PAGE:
Most of us now hear about the news through our social media; where stories, accurate or not, go viral within minutes and a new generation of digital influencers shape everyday public opinion.

Social media has also proven to be an effective tool for organising rapid response activist movements: it can connect and unite us to create meaningful social change.

But being constantly connected to each other and having easy access to mass information has its costs. Are we being dumbed down? Who makes or loses money when we expect access and information for free? How do we feel about constant surveillance by both corporate and our own personal social media platforms? Are we really informed? Are we really connected?

Click here to register.

Prof. Ariadne Vromen - Professor of Political Sociology

Dr Jonathon Hutchinson - Lecturer in Online Communication and Media

Shami Sivasubramanian - Social Media Reporter and Multimedia Producer at SBS

Are Humans the Only Beings that Matter? How to Be Sustainable: Perspectives from the Environmental Humanities

Thursday, 27 July, 6:00pm - 8:30pm

We’re all in the same boat. Environmental crisis feels big, abstract, and difficult to do much about.

Part of the problem lies in the way we talk about the environment. The language we use is formal and scientific—carbon dioxide, emissions, biodegradables—further disconnecting our daily lives from the realities of climate change, irreversible pollution and species extinction.

Is there anything we can actually do that will matter? What is the use of art and everyday culture while the tides rise and the planet burns? What does it mean to be a good ecological citizen when it seems the world is collapsing around us?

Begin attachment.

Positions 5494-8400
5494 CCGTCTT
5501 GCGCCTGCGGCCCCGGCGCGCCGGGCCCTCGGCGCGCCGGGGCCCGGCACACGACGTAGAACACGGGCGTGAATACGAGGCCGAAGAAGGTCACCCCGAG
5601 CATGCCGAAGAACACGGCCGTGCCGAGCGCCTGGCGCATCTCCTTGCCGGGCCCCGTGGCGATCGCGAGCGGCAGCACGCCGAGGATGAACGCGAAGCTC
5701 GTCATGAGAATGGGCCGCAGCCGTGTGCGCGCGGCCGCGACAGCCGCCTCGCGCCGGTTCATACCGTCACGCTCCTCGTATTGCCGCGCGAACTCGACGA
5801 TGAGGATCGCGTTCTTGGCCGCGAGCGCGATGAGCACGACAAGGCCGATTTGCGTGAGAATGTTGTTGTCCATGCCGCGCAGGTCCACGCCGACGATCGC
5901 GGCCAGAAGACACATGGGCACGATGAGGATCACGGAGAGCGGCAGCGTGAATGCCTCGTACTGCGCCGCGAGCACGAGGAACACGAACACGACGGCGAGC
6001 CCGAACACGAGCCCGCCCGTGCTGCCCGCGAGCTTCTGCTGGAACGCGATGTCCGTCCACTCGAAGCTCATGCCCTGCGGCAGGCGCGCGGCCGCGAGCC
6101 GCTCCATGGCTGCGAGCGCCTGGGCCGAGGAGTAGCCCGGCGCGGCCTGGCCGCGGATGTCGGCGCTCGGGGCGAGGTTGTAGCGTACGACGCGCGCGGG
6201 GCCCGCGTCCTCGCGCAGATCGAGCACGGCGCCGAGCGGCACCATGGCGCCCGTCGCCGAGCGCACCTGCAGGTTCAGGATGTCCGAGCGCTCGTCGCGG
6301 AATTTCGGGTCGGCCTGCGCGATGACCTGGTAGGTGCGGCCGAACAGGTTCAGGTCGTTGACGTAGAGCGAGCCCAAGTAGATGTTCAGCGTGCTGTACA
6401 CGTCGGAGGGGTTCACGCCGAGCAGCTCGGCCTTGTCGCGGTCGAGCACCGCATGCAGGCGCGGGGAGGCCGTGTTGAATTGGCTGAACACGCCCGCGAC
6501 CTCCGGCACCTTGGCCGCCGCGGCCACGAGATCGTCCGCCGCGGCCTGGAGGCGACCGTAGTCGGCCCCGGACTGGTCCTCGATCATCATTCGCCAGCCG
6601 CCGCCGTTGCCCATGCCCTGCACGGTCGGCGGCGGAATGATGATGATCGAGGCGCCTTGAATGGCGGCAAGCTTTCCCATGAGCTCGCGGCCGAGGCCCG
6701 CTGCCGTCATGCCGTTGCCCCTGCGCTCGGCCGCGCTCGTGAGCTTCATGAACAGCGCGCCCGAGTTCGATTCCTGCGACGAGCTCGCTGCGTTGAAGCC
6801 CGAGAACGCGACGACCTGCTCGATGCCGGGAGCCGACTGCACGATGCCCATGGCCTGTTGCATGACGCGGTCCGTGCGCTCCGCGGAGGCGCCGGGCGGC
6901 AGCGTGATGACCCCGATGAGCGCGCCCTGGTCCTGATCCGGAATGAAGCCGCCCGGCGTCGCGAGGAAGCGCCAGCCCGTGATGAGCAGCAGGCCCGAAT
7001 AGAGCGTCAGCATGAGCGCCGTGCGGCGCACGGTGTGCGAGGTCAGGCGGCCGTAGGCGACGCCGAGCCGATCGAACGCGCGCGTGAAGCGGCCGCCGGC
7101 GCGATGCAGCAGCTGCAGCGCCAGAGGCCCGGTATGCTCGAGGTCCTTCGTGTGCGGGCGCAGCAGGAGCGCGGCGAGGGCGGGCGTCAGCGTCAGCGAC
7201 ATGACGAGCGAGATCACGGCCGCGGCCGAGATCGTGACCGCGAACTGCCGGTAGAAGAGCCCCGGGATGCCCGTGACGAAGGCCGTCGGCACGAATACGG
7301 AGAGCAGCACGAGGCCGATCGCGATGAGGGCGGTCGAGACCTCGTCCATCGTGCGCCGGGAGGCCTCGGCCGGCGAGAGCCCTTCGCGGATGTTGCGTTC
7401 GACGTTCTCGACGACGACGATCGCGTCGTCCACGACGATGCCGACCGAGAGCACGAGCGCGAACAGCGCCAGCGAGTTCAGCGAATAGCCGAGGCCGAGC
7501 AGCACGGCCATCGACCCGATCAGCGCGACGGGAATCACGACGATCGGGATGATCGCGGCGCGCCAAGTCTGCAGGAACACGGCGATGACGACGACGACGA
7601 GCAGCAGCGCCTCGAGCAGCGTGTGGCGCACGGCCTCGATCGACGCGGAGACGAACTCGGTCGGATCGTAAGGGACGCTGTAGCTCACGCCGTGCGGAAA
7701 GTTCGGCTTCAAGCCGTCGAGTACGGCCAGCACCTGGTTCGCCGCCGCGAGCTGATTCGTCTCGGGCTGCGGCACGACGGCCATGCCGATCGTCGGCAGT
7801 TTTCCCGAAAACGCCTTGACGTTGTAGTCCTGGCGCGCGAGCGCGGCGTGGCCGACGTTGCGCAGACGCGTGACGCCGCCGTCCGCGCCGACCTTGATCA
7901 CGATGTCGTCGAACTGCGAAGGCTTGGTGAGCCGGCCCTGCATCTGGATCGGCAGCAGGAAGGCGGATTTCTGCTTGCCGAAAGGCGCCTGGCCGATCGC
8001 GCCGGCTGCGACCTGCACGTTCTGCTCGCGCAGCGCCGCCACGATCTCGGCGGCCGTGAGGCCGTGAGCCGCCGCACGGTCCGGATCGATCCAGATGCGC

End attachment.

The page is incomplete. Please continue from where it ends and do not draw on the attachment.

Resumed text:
Our expert panel will address these growing concerns and offer ways we can all truly be sustainable.

Click here to register.

Prof. David Schlosberg - Professor of Environmental Politics; Co-director of the Sydney Environment Institute

Dr Astrida Neimanis - Lecturer of Gender and Cultural Studies

Dr Alana Mann - Chair of the Department of Media and Communications

To Be Or Not To Be? How to Be Cultured: Shakespeare & the Arts in the 21st Century

Thursday, 31 August, 6:00pm - 8:30pm

The 400 year anniversary of Shakespeare’s death was celebrated by many in 2016.
But will he be celebrated with the same passion in 2116?

The Bard’s relevance or decline—like that of the arts more generally—continues to be hotly debated. What is the point of reading or performing Shakespeare in 2017? How might theatre survive in a world where our culture is no longer determined by traditional art-forms? With the multitude of digital distractions jostling for our attention today, will we continue to attend the theatre, let alone Shakespeare, tomorrow? Really?